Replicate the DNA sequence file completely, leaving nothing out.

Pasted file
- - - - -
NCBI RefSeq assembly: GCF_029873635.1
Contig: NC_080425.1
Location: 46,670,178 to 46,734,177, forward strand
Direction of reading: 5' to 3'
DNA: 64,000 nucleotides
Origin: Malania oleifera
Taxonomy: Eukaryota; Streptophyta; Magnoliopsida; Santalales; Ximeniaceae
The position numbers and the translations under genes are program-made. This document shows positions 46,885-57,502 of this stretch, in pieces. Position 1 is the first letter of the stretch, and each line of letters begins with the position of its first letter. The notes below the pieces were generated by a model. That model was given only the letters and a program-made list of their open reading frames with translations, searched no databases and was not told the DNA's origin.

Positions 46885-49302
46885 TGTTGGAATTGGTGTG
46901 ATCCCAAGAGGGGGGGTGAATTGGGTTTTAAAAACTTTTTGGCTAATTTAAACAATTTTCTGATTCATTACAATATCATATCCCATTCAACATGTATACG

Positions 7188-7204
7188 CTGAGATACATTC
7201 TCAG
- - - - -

NCBI RefSeq assembly: GCF_029873635.1
Contig: NC_080425.1
Location: 46,670,178 to 46,734,177, forward strand
Direction of reading: 5' to 3'
DNA: 64,000 nucleotides
Origin: Malania oleifera
Taxonomy: Eukaryota; Streptophyta; Magnoliopsida; Santalales; Ximeniaceae
The position numbers and the translations under genes are program-made. This document shows positions 46,885-57,502 of this stretch, in pieces. Position 1 is the first letter of the stretch, and each line of letters begins with the position of its first letter. The notes below the pieces were generated by a model. That model was given only the letters and a program-made list of their open reading frames with translations, searched no databases and was not told the DNA's origin.

Positions 46885-49302
46885 TGTTGGAATTGGTGTG
46901 ATCCCAAGAGGGGGGGTGAATTGGGTTTTAAAAACTTTTTGGCTAATTTAAACAATTTTCTGATTCATTACAATATCATATCCCATTCAACATGTATACG

Positions 7188-7204
7188 CTGAGATACATTC
7201 TCAG